Benjamin Mester

A kingdom in danger. A prophecy that will change everything. But will they understand it in time? The old world is gone, and barely even histories remain. But something from that time is returning. The closing lines of a farewell poem, written centuries ago by the last great king of the age to his slain wife, might be more than just a poem:

The world and all its light shall fade,
I’ll stay with her beneath the shade
And wait until the world’s remade…

Join us in this epic fantasy adventure as three friends plunge into the great mystery of their age, twelve centuries in the making. A mysterious fog blankets the forest just outside the sleepy town of Suriya. A dark plot unfolds as Durian and his friends discover ties between a strange wanderer and the warlike barbarian kingdom far to the north. Are the mysterious things happening in the forest a prelude to invasion? What happens next will propel Durian and his curious friends into the middle of the oldest riddle in the history of their kingdom, a dozen centuries old.

Author Bio

Benjamin Mester is native of San Diego but can often be found wandering the woods of northern Minnesota. He fell in love with language at an early age – the eloquence of poetry or the grandeur of an epic story. Fantasy is his favorite genre, crafting new and magical places of heroism and adventure. When he isn't writing, he's often taking long walks through nature or wondering about his place in the wide world.

Benjamin is the author of The Banished Lands series. You can visit him on Goodreads.

  • Critic Score:71/100

    Our Review Ranking:

    A Good Read

 

Our Review

Cover:

The cover doesn’t stand out much to me.  The colors are dull and the three maps are only partial maps and difficult to read. I like the idea of using maps on the cover because they let a potential reader know this is about a new, mysterious land, but I think adding color and perhaps focusing on one larger map of the area, would be more effective.  It could also be used as a reference then for knowing some of the locations that are mentioned throughout the book. 

Book Blurb:

Based on the blurb, I was excited to start reading this book.  It tells just enough to be intriguing without giving away any of the details and secrets that will unfold.  I love the idea of old poems and legends holding some mystery and truth that will turn into an adventure.

Formatting :

The formatting is odd because there are no margins, pages numbers, chapter numbers, or table of contents. It makes it difficult to keep track of where you were if it was a couple of days since you last read some of it. There are even a few mistakes throughout it such as extra blank pages being inserted between chapters or things not being consistently centered.  Also, the author mentions at the beginning of the book that full maps are available on his website, however, I would have found it extremely beneficial for those to be included in the book because parts of this become confusing with all of the locations that get mentioned.  It becomes hard to create any type of visual in your head.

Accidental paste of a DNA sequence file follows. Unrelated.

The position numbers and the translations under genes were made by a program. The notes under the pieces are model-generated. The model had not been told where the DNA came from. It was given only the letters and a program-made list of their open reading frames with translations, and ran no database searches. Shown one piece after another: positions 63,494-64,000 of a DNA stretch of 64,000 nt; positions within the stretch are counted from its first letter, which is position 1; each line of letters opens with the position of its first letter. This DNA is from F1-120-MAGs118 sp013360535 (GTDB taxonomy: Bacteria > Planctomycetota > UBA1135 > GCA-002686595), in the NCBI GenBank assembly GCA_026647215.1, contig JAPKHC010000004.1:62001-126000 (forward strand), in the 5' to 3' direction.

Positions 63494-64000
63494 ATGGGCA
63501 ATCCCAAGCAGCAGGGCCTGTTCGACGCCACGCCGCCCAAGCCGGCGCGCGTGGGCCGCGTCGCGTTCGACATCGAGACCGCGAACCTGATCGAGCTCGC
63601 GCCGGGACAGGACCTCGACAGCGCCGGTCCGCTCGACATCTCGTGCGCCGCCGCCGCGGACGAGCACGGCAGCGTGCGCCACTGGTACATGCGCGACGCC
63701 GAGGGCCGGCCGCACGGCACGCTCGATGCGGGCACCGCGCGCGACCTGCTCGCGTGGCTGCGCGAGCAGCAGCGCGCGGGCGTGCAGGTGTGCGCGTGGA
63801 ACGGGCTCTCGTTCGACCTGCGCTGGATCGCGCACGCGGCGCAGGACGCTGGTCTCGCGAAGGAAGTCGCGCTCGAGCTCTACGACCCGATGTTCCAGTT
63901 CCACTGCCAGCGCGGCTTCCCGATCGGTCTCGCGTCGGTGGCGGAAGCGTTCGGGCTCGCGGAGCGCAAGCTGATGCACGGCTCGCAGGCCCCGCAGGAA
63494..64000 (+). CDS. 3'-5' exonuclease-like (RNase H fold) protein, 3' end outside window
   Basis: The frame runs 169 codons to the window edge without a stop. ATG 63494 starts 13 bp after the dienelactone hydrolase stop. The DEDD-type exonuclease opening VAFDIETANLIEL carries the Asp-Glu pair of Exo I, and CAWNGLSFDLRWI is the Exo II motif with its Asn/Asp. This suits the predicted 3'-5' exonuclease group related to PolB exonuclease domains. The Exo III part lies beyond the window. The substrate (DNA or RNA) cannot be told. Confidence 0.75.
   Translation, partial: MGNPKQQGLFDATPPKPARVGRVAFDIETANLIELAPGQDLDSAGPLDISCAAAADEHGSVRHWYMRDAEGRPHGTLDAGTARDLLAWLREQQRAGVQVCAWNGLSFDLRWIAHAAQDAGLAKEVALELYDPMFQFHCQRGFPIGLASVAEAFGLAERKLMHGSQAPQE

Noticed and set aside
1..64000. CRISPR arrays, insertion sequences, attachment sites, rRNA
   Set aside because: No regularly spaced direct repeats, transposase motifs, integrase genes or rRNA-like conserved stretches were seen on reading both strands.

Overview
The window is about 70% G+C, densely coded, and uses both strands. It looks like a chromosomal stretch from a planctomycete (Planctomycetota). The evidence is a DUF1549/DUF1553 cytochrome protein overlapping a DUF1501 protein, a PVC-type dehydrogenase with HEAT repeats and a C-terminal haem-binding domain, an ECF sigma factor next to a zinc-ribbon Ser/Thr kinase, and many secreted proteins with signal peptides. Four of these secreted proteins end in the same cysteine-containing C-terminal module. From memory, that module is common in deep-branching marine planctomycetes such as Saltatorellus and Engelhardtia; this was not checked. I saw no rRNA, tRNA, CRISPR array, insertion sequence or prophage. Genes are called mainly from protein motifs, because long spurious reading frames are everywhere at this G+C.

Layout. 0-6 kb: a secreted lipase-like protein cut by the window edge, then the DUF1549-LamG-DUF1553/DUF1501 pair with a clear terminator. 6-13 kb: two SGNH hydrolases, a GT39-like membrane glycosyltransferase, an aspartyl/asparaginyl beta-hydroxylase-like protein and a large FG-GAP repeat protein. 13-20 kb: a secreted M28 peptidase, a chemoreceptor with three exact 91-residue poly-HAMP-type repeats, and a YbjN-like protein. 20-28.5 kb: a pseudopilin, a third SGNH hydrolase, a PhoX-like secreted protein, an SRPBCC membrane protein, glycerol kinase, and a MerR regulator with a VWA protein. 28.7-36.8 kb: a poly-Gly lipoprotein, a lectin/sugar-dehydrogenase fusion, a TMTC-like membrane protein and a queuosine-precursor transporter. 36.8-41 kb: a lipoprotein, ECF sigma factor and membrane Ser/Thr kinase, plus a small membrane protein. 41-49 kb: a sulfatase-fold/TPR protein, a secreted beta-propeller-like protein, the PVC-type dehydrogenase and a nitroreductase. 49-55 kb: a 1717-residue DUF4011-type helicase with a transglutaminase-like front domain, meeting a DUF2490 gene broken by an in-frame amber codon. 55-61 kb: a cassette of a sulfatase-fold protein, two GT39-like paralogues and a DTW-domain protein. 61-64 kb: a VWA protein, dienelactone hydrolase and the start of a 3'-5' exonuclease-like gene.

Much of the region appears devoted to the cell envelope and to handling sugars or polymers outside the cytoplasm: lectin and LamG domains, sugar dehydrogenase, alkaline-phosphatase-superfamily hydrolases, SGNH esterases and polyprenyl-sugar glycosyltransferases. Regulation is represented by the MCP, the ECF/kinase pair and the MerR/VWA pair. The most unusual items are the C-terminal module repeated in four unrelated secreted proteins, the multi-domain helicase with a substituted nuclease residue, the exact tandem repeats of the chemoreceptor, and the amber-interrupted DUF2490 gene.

Grammar & Spelling:

Overall, the grammar and spelling was fine.  There were some errors throughout the book but not so many that it took away from the quality of writing.  I would say that the editing was good, but not perfect.

Character Development:

In the beginning of the book, I got to know Durian and his friends pretty well.  I thought the character development was well done.  But as the story continued and more people were introduced, I felt like Durian, Baron, and Blair were more like extra baggage and not completely relevant.  In parts of it I found myself wondering, why are they still tagging along?  The focus seemed to shift to the other characters, which I would say were well developed and more enjoyable to read.  

Plot & Structure:

I have mixed feelings on the plot because I found parts of it to suck me in and then other parts seemed to drag.  It has a “Lord of the Rings” type of feel to it, only not as polished.  The parts that intrigued me were where the author really got creative with the types of magic and battles throughout the book.  There were a lot of unique ideas that I considered to be high points.  But then, I found chunks of it boring because there seemed to be a lot of traveling between lands and events that didn’t do much to add to the plot.  They would get to a location, some type of surprise event or revelation would be quickly explained, and then they were sent to travel to another place for the next piece of the puzzle.   

Pacing:

As I previously mentioned, parts of the book felt rushed and a lot of their traveling felt too frequent and prolonged.  It didn’t always hold my attention because of these pacing issues.

Use of Language:

The use of poetry, vocabulary, and style of writing is fantastic.  The dialogue among the characters is also very well done. Sometimes when someone is trying to explain something they tend to ramble, but the information they are providing is interesting to the plot.

Originality:

I loved the idea of old poems and lore from history turning into an adventure.   Many of the types of magic throughout the book were truly one of a kind.  I just wished there were more of those types of things and less of what I considered to be filler.  

Overall Readability:

Overall, I would say it was decent but being a huge fan of this genre, it’s not what I expected. There were enough good things about it that I found it to be a pleasant read.  However, I wasn’t so captivated that I would rush to read a sequel.

A Note From the Critic:

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